Walking A Tightrope: Workforce Responses to Employer Political Activism

Walking A Tightrope: Workforce Responses to Employer Political Activism

Employees are worried about the consequences of their companies’ activism, and strongly believe in greater transparency

Jack Kalavritinos

In the past several years, American companies seem to have increasingly supported political causes in high-profile ways. These efforts are distinct from typical efforts to lobby lawmakers on issues relevant to their core business interests. Instead, these issues are decidedly more controversial and often related to corporate social responsibility (CSR) and/or environment, social, governance (ESG) efforts. Similarly, they have occurred irrespective of the causes supported: Coca-Cola and Delta Airlines bowing to activists and denouncing the Georgia voting laws and Major League Baseball relocating its All-Star Game from Atlanta, Black Rifle Coffee Company has aligned itself with Second Amendment rights, and cryptocurrency exchange Coinbase has urged political neutrality in its workplace, which is itself an action of political significance.

Despite many companies wading into issues of political salience, too little research has been conducted on whether workers at politically active companies support management’s decisions in such activities and if so, which issues seem more controversial than others among the employee base.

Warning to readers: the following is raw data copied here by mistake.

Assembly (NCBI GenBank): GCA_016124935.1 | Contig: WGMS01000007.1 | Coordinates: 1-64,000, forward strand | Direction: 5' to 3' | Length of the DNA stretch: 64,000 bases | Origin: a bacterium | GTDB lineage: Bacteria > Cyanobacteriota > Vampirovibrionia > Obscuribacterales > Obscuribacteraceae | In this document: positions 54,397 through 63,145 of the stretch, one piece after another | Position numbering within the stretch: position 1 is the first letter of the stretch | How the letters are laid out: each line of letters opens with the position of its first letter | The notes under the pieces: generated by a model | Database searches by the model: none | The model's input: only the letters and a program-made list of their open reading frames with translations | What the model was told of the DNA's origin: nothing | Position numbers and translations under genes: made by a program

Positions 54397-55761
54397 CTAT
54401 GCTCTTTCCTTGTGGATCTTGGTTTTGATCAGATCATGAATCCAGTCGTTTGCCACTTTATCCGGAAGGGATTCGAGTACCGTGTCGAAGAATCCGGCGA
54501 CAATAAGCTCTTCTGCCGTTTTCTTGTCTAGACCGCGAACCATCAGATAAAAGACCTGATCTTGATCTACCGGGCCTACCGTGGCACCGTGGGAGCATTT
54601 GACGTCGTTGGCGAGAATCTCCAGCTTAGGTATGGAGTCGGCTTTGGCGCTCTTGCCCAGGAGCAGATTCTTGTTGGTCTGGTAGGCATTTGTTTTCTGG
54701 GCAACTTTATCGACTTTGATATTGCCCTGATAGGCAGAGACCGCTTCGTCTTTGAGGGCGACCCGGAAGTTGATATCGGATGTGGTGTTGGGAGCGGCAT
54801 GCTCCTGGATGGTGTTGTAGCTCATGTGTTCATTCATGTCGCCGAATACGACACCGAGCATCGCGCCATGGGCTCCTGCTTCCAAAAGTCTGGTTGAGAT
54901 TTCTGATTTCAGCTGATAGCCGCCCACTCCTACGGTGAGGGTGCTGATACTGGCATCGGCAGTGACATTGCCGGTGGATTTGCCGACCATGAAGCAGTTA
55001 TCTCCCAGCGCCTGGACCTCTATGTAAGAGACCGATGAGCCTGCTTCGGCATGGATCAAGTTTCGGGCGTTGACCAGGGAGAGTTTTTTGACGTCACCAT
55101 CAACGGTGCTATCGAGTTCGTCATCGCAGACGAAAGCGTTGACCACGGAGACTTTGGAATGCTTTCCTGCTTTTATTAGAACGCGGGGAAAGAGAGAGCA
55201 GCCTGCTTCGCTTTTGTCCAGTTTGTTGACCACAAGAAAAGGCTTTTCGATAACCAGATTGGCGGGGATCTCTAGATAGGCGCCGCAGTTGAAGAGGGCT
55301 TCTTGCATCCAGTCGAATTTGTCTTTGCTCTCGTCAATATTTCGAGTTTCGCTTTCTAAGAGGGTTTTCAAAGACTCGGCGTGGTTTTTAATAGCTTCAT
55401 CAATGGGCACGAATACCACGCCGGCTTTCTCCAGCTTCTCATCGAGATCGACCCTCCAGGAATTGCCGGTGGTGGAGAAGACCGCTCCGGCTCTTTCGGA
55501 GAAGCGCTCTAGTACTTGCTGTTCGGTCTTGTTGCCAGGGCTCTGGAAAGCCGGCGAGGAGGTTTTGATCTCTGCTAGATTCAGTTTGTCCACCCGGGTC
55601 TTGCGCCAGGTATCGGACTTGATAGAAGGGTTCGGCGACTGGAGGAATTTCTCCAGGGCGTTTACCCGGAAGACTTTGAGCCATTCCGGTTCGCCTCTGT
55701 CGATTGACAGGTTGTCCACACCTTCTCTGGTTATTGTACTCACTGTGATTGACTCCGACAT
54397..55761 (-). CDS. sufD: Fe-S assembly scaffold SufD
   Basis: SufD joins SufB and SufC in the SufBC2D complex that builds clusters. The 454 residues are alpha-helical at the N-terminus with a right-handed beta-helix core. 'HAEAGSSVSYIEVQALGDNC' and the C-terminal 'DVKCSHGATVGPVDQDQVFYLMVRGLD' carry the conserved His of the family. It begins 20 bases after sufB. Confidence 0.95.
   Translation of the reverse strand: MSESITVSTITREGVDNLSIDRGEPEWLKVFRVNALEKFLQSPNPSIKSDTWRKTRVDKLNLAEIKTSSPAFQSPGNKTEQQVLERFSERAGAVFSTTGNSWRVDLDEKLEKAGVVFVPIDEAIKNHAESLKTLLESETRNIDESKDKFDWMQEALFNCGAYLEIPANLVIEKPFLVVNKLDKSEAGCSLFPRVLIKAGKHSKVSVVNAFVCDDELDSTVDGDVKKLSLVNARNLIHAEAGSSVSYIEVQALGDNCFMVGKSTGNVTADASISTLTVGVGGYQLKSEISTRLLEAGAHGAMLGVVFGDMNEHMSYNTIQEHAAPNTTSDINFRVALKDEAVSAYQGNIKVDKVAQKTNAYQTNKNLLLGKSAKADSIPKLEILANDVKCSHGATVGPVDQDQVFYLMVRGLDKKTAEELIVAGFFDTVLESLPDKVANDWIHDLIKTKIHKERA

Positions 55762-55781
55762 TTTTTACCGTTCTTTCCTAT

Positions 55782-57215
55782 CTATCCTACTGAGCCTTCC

Recently, public affairs firm JK Strategies, in partnership with TechnoMetrica,  undertook the first step in constructing a data-based portrait of how employees regard their employers engaging in such broad political activities. TIPP Poll surveyed 645 full-time or part-time employed American adults regarding their views of employers becoming involved in non-business, political/socio-economic issues that may often be contentious. A third worked in organizations employing less than a hundred people; 18% worked in firms that employed 101 – 500; and 43% in companies with more than 500 employees.

Key Insights

  • Employees want to be heard: 81% of the workforce believes their views are very or somewhat important to take into account the views of employees and other stakeholders before a company takes a public stance.
TIPP JK Strategies Poll Results American Employees want to be heard
  • Half of employees are not consistently consulted in advance: Almost half said they were “rarely” or “very rarely” or” occasionally” consulted before their company took a stand on a business issue.
  • Employees at politically inactive companies want it to stay that way: 54% are happy to have their employers not embroiled in political/socio-economic non-business issues.